Fortunately, Mr. Malcolm Turnbull, with his libertarian inclinations and support for so-called ‘gay marriage’, is returning the Liberals to their roots. I say ‘fortunately’ not because I approve of liberalism, but because I despise it and want Australians to see just how insidious liberalism is when stripped of its façade of conservatism.

One correspondent in the letters pages reiterated that economic libertarianism and social conservativism are incompatible, while another reiterated the tension between individual rights and the public good. The latter tension, though, only arises from society’s loss of the real meaning of terms like ‘human rights’ and the distinction between liberty and licence. Any natural right is, by definition, compatible with the common good, since its object can only ever be what is true or good. The correspondent Mr. Frank Pulsford was very insightful, though perhaps unwittingly so, when he wrote that “[i]t is pathetic that the touchstone of liberalism should be so-called “gay marriages”.” ‘Gay marriage’ is not liberty; it is licence, it is enslavement and misery.

So I, for my part, am certainly no liberal, and not a conservative either, strictly speaking, since I see very little left that is worth conserving in the Commonwealth of Australia. I am a reactionary, and my views on the foundations of the State are summed up quite well in an extract from His late Grace Msgr Lefebvre They Have Uncrowned Him which appeared in yesterday’s Sydney S.S.P.X. Parish Bulletin for the Feast of Christ the King:

…..the Redemption of Our Lord Jesus Christ must be brought about with the help of civil society, and the state must therefore become, within the limits of the temporal order, the instrument of the application of the work of Redemption.

….all has been created for Our Lord Jesus Christ, and therefore for the accomplishment of the work of the Redemption: everything including civil society, which, is itself a creature of the Good Lord. Civil society is not a pure creation of the will of men; it results above all from the social nature of man, from the fact that God has created men so that they will live in society; it is written into nature by the Creator. Therefore civil society itself, no less than individuals, must render homage to God, its author and its end, and serve the redeeming design of Jesus Christ.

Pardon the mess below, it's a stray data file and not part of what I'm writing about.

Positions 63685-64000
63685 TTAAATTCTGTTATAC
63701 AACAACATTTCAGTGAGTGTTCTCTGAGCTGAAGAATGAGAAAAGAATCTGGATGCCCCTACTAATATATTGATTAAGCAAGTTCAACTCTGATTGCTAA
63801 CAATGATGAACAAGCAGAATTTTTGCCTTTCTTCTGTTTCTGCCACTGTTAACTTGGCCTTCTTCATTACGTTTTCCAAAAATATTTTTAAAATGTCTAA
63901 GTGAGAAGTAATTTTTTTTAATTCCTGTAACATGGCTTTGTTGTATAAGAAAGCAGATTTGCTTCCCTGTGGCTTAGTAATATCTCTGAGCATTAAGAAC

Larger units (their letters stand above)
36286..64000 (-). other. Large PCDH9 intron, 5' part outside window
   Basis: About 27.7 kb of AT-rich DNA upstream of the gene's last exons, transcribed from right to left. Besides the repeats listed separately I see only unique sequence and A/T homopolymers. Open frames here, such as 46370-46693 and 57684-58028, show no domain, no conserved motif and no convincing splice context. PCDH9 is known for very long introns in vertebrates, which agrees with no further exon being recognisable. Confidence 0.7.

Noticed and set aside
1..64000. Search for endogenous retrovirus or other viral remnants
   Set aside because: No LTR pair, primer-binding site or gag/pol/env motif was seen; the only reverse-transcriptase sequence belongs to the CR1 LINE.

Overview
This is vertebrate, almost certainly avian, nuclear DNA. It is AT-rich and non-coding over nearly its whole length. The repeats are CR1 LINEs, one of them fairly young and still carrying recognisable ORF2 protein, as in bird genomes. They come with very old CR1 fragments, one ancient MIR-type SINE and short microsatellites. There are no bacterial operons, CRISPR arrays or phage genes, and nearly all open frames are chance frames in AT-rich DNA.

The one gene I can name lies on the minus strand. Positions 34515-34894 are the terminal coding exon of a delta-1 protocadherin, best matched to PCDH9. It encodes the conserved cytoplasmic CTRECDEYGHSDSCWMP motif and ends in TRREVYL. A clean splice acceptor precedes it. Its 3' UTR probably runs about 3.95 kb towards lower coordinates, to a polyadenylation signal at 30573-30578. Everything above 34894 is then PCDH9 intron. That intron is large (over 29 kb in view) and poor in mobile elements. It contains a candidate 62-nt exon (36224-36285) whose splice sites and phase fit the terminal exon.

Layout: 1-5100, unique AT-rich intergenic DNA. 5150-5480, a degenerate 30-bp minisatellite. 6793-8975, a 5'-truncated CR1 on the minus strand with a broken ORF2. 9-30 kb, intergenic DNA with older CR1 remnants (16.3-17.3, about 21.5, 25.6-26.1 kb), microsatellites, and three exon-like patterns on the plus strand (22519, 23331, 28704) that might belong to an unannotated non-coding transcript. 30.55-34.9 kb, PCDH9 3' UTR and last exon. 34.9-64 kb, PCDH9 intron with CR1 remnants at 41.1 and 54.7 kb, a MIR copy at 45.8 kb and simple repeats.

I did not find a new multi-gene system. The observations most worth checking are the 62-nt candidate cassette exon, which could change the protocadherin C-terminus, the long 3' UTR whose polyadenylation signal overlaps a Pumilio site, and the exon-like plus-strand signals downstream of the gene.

….Jesus Christ is therefore the centre of all history. History has one sole law: “He must reign”, if he reigns, true progress and prosperity also reign, which are goods more spiritual than material! If He does not reign, it is decadence, decay, slavery in all its forms, the reign of the evil one. This is what Holy Scripture promises besides: “the nation and the kingdom that will not serve Thee shall perish, those nations will be entirely destroyed”.

….there is a goal of history, it is the “recapitulation of all things in Christ” it is the submission of the whole temporal order to His redemptive work, it is the mastery of the Church militant over the temporal city, which prepares the eternal reign of the Church triumphant in heaven.
Reginaldvs Cantvar
Feast of Ss. Simon and Jude, Apostles
Memorial of Alfred the Great, 2008 A.D.